Generally, the porosity of porous silicon nanowires increases with increasing concentration of oxidizer (H2O2), conductivity of the starting Si wafer and etching time.42,46,48 A recent systematic study indicates the porosity and specific surface area of the as-synthesized silicon nanowires are tunable by controlling reaction conditions and resistivity of starting Si wafers.46 For the reaction time of 30 minutes in an etching solution of 0.3 M H2O2 and 4.8 M HF, the surface areas are 30, 40, 240, 370 m2 g−1 for silicon nanowires synthesized from Si wafers with resitivities of 1–5, 0.3–0.8, 0.008–0.016 and 0.001–0.002 Ω·cm, respectively (Fig. 5a). The total pore volumes are 0.05, 0.06, 0.47 and 0.65 cm3/g at P/P°= 0.90 for silicon nanowires abtianed from Si wafers with the resistivities of 1–5, 0.3–0.8, 0.008–0.016 and 0.001–0.002 Ω·cm, respectively. Fig. 5b shows the nitrogen adsorption/desorption isotherms of porous silicon nanowires synthesized from Si wafer (0.008–0.016 Ω·cm) in etching solution composed of 0.3 M H2O2 and 4.8 M HF for various times. The surface areas are increased from 160 m2 g−1 to 240 and 337 m2 g−1 for 15, 30 and 60 minute etching, respectively.
The formation of silicon nanowire array is via a nanoelectrochemical reaction process that is confined to location near Ag nanoparticles. The chemical reactions for one-step and two-step etching processes are listed as the following:
For formation of porous silicon nanowires using one-step etching process on the highly doped p-type Si wafers, dopants, as crystal defects or impurities in silicon are suggested to serve as nucleation sites for pore formation. Higher concentration of dopants in wafers with lower resistivities provides more nucleation spots and lowers the energy barriers for charge transfer between silicon substrate and Ag metal.43 As a result, higher dopant concentrations may create a larger thermodynamic driving force for pore formation. In this process, Ag+ ions play dual roles as the oxidizer and the source for the formation of etching co-catalysts Ag metal.
In the two-step chemical etching for highly doped Si wafers (n-type),42, 46 the silver nanoparticle catalysts are predeposited on the clean silicon surface. Since H2O2 itself cannot etch the silicon, the formation of porous structures need to be facilitated by the metal nanoparticles. Previous studies suggested that the silver nanoparticles could be oxidized into Ag+ ion53 during the etching process as follows:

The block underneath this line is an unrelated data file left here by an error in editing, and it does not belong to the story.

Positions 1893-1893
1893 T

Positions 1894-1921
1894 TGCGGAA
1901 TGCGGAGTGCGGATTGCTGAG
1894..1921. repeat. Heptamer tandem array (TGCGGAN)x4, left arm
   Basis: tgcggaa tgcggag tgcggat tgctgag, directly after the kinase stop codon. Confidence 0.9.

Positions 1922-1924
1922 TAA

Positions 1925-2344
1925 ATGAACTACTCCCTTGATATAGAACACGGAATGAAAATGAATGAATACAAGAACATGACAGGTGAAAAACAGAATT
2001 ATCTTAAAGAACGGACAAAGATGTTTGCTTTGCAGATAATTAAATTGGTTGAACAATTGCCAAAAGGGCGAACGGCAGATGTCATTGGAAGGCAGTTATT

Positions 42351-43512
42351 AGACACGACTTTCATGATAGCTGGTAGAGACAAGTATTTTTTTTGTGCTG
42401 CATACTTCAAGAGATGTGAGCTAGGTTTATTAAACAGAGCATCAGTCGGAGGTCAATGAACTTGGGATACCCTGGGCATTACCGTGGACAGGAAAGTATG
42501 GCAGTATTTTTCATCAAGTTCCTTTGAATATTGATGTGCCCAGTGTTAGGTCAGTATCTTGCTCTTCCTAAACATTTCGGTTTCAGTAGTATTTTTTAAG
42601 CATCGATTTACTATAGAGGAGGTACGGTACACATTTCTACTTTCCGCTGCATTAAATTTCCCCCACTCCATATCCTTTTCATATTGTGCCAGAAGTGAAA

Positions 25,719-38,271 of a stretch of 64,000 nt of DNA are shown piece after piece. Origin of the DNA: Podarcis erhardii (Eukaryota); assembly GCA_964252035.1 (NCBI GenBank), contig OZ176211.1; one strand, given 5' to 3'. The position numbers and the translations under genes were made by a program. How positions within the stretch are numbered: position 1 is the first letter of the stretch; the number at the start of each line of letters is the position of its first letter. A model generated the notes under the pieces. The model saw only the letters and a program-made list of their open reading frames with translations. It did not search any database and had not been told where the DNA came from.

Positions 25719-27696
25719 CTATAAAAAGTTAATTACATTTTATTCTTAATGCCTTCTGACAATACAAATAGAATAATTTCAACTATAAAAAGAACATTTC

In a typical etch process, the silver particles are partially oxidized by H2O2 to create a localized Ag+ cloud in the close proximity of the silver particles. Silver ions can quickly react with silicon and take electrons from silicon near the Ag/Si interface and be recovered into original silver particles again. In this way, the etching is localized around the silver nanoparticles and the silver nanoparticles are trapped in the nanopits created by themselves, leading to continued etching in the vertical direction and the formation of vertical silicon nanowire array. However, as the H2O2 concentration increases, the concentration of Ag+ ion increases.42,46 In this case, the Ag+ ions may not be 100% recovered into the original silver nanoparticles and some of them may diffuse out. When the amount of the out-diffused Ag+ ions reach a certain threshold, they may nucleate on the side wall near defective sites (e.g., around the dopants) by extracting electrons from the silicon nanowires and forming new silver nanoparticles as a new etching pathway along the lateral direction of the nanowires. In this way, the higher H2O2 concentration increases the amount of out-diffused Ag+, and the increase of doping concentration increases the amount of weak defective points in the silicon lattice; both are important factors for the initiation of additional etching pathways in addition to the vertical etch, which explains the observation of the increased porosity with increasing H2O2 concentration during the etching of highly doped n-Si wafers. Meanwhile the nanowires from lightly doped silicon wafers have few defective sites so that there is less chance for out-diffused Ag+ ions to nucleate on the sidewalls. The cross section SEM images of as-synthesized silicon nanowire arrays without nitric acid washing indicate clean surface of silicon nanowires from 1–5 Ω·cm and 0.3–0.8 Ω·cm silicon wafers (Fig. 6a, 6b). In contrast, nanowires from two highly doped wafers (Fig. 6c, 6d) show rough surfaces with large numbers of small nucleated Ag nanoclusters. Those newly nucleated Ag nanoclusters can serve as new etching sites, which may lead to the formation of pores on the sidewalls of silicon nanowires.